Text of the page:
Walking to the future on the wrong path
Turkey, extremely dependent on fossil fuels such as coal in energy production, is at a very important junction. Either it will increase its dependence and become trapped in high-carbon energy infrastructure or it will focus on renewable resources for a sustainable energy future.
The share of coal mining in Turkey’s total production is less than 1 percent. Its contribution to employment is low. Despite this, incentives have poured into this sector in recent years. These incentives are not granted to increase growth rate or decrease unemployment. When this is so, then one wonders why this insistence on coal.
This is the only feature of economic growth policy Turkey has adopted in the 2000s and this barren road is full of dilemmas.
Sectors that contributed the most to economic growth in the 2000s were related to construction. They created more demand for energy-intensive sectors, such as iron-steel and cement, causing an increase in energy imports.
In the $84.6 billion foreign trade deficit in 2014, energy imports were topping the list at $53.8 billion. Despite the huge loss of life in coal mine accidents in Soma and Ermenek, because of pressure from the sector, the regulation for better working conditions in mines was postponed until 2020.
The reason economy has intensified in sectors that have a high demand on energy and create high pollution, generating products with low added-value, is because these products are regarded as more attractive by the private sector.
Actually, if the government had adopted a different growth policy, then our country could have competed in world markets, not with labor and natural resources but with products of more added-value and a higher share of R&D (research and development), thus difficult for other countries to imitate. Thus, we would not be massacring nature and causing enormous amounts of work-related deaths but instead growing with a humanitarian mentality. And maybe most importantly, we would not have contributed so much to climate change.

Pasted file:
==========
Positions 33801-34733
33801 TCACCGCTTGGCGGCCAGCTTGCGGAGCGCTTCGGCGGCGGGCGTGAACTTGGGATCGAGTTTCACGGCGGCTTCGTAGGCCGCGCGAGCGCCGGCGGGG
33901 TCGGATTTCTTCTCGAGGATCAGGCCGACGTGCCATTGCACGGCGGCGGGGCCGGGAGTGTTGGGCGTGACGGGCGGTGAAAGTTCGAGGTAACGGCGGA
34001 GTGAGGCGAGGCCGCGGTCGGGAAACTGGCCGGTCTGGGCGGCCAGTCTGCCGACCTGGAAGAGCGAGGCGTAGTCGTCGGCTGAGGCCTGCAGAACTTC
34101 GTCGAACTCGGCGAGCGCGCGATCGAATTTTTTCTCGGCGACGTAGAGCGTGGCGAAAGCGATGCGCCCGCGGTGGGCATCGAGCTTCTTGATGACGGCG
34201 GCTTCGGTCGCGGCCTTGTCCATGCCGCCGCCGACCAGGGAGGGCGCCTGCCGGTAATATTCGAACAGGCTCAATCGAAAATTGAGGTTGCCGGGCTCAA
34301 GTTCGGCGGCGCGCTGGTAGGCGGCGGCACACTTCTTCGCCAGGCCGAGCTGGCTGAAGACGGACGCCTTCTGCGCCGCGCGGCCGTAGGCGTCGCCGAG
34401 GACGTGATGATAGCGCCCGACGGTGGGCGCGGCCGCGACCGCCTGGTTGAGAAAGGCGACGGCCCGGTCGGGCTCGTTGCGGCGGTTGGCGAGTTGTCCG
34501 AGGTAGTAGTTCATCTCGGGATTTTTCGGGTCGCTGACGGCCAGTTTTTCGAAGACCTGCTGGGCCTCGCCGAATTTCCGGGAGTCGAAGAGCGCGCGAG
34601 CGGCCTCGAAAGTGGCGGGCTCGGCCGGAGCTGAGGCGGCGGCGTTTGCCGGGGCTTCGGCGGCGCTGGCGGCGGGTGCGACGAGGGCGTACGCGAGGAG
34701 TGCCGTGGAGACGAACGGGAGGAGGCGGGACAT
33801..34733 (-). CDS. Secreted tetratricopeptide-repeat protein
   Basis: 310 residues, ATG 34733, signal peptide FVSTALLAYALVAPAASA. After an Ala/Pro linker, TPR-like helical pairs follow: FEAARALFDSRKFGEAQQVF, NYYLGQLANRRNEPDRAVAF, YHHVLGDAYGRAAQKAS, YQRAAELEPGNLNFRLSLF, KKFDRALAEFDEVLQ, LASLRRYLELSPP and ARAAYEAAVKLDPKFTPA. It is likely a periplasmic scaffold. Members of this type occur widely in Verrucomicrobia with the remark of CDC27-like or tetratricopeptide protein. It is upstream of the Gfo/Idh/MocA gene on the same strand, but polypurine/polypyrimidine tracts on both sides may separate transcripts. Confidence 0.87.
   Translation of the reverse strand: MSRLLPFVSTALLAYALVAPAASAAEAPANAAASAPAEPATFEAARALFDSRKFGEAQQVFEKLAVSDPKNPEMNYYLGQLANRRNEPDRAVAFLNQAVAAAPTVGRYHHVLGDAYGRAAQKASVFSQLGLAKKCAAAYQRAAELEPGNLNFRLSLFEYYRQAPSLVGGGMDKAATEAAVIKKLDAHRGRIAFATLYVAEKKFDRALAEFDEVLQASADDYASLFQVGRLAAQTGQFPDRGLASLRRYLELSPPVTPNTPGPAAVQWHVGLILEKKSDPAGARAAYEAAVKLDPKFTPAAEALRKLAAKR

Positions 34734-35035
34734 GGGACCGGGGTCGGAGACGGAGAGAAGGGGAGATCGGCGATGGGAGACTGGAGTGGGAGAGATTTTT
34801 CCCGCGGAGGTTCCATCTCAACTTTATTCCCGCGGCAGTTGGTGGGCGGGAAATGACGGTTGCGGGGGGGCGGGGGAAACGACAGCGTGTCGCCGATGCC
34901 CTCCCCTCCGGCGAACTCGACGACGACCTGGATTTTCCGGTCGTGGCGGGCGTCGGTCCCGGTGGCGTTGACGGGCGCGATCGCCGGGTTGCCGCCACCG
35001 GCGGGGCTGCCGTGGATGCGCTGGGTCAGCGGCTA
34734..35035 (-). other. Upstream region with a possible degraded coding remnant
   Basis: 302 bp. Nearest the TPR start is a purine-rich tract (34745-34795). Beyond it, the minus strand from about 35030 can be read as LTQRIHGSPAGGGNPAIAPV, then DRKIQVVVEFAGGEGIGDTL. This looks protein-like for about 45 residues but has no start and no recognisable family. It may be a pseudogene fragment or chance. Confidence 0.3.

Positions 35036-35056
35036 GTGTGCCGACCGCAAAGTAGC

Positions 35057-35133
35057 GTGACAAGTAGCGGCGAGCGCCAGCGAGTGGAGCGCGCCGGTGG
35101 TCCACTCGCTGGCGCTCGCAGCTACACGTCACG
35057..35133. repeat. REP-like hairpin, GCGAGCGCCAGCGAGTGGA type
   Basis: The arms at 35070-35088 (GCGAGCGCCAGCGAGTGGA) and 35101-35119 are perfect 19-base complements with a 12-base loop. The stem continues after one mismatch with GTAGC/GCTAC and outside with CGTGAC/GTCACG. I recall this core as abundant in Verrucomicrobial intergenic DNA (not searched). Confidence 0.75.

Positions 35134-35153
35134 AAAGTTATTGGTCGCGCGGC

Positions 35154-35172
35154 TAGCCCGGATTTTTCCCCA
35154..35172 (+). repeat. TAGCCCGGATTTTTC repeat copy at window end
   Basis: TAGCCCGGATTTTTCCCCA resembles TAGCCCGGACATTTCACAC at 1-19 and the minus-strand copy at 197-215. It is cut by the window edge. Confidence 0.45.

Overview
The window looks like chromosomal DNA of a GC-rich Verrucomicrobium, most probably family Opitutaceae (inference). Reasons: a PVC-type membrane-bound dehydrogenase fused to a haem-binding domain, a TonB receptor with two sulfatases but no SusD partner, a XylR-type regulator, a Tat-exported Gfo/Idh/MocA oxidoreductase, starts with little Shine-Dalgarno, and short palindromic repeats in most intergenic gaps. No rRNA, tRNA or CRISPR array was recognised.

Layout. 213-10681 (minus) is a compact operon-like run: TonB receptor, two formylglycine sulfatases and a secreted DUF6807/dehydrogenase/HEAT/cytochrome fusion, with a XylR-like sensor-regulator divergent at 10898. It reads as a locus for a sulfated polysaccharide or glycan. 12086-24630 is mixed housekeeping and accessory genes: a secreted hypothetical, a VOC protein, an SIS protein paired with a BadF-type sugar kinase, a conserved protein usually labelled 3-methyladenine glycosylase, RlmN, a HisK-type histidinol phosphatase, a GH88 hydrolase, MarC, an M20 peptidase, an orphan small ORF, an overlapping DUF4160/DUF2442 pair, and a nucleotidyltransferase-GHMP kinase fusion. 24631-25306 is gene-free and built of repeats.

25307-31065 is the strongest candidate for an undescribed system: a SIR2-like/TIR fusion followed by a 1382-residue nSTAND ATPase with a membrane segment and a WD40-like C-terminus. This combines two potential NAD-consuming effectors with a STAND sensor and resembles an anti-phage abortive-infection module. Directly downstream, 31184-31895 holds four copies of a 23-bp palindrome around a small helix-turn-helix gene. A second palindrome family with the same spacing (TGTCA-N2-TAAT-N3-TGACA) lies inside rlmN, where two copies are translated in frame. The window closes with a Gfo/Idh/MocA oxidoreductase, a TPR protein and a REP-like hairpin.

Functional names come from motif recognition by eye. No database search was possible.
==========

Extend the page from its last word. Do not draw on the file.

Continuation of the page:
Coal, as the energy resource that causes the most greenhouse gas emissions, is the primary reason for climate change.
Knowing this, we have increased our coal thermic power stations capacity by 77 percent compared to 2004. Turkey takes fourth place as the country with the highest number of new coal stations being built. In addition to the existing stations, it has planned to build more than 70 new coal thermal power plants. These new power plants will cause 400 million ton greenhouse gas emissions annually.
If we continue on this road, we will be obliged to import much coal and will never be able to free ourselves from foreign dependency, while the world is proceeding in exactly the opposite direction.
Some 23 scientists have issued a declaration titled, “Turkey should say ‘stop’ to coal,” calling the government and the public to eliminate coal as an energy option.
Scientist Ümit Şahin said it was not a surprise that no such decision was reached at the G-20 Summit, adding, “Only until a couple of years ago, those suggesting that fossil fuels, primarily coal, should not be excavated and that significant portions of the reserves should be left underground were seen as a handful of radical ecologists. But today, the opinion that only way to fight climate change is to totally abandon the usage of fossil fuels is gaining strength. Scientists are heard more. I am sure we will have gone a much longer way in a couple of years.”